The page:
From their quirky origins to their contemporary role as centers of advocacy, a look at the secret lives of science museums—past, present, and future.
Science museums have paradoxes at their core. They must be accessible and fun while representing increasingly complex science. They must be both historic and contemporary. Their exhibits attract millions, but most of their objects remain in deep storage, seldom seen. This book delves into these conflicts, revealing the secret lives of science curators; where science objects come from and who uses them; and, ultimately, what science museums are for. With an insider’s eye, Samuel J. M. M. Alberti exposes the idiosyncratic past and intriguing current practices of these institutions—and sets out a map for their future.
About the Author
Samuel J. M. M. Alberti FRSE is the director of collections at National Museums Scotland and an honorary professor at the University of Stirling. His books include Morbid Curiosities: Medical Museums in Nineteenth-Century Britain.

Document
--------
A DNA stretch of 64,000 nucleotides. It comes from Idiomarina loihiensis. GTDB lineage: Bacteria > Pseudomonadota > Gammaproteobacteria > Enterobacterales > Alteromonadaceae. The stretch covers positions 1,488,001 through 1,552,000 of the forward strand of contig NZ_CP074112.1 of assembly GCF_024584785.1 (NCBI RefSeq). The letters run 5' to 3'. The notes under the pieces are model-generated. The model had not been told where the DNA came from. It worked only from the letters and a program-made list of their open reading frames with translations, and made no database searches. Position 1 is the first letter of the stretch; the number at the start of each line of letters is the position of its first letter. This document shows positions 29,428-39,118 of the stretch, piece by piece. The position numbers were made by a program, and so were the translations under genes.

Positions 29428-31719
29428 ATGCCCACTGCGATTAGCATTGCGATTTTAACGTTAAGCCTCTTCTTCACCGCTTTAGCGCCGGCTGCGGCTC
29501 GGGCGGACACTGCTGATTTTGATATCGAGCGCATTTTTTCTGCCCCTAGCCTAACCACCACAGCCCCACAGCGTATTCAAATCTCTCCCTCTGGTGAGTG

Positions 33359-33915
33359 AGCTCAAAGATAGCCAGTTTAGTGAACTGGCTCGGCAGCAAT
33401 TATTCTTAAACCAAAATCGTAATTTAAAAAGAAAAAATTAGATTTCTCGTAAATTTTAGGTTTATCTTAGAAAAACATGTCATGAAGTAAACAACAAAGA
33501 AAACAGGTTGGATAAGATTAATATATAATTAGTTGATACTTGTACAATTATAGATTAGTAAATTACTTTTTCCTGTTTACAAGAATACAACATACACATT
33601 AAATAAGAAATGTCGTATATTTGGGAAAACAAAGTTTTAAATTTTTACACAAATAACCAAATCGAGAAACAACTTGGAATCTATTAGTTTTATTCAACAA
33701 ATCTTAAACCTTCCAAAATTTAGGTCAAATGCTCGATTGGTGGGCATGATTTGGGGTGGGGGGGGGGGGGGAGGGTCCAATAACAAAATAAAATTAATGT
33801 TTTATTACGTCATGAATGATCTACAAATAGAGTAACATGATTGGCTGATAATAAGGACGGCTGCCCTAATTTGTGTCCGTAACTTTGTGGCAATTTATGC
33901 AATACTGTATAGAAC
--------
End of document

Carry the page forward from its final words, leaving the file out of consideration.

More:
"A fabulous and enlightening adventure through the halls and storerooms of museums—a spirited celebration of human fascination and curiosity." — Robin Ince, comedian, writer, and broadcaster
“Curious Devices and Mighty Machines is very much to be welcomed as an up-to-date survey of what science museums are like in the twenty-first century and how they came to be that way, with Alberti a congenial travelling partner on the journey.” — Tim Boon, Science Museum Group
"To read Curious Devices and Mighty Machines is to visit not just one museum but many from around the world with a wonderfully insightful and engaged curator. Alberti is a marvelous companion to the life, wonders, challenges, and quirks of science museums." — Sharon Macdonald, director of the Centre for Anthropological Research on Museums and Heritage (CARMAH), Humboldt-Universität zu Berlin
"Some of the most complex and fascinating objects known to humankind exist in science museums and their vast storage facilities. Alberti has studied these objects and spaces in depth, especially the diverse people that inhabit and use them, offering an engaging reflection on science and society from this unique vantage point." — David Pantalony, curator, physical sciences and medicine, Ingenium–Canada's Museums of Science and Innovation
"If I were to recommend only one book about recent trends in museums of science and technology, it would be this one. Curious Devices offers self-reflexive answers to a crucial question: how have leading museums around the globe developed innovative ways of making sense of their collections—in and beyond the museum walls?" — Helmuth Trischler, head of research, Deutsches Museum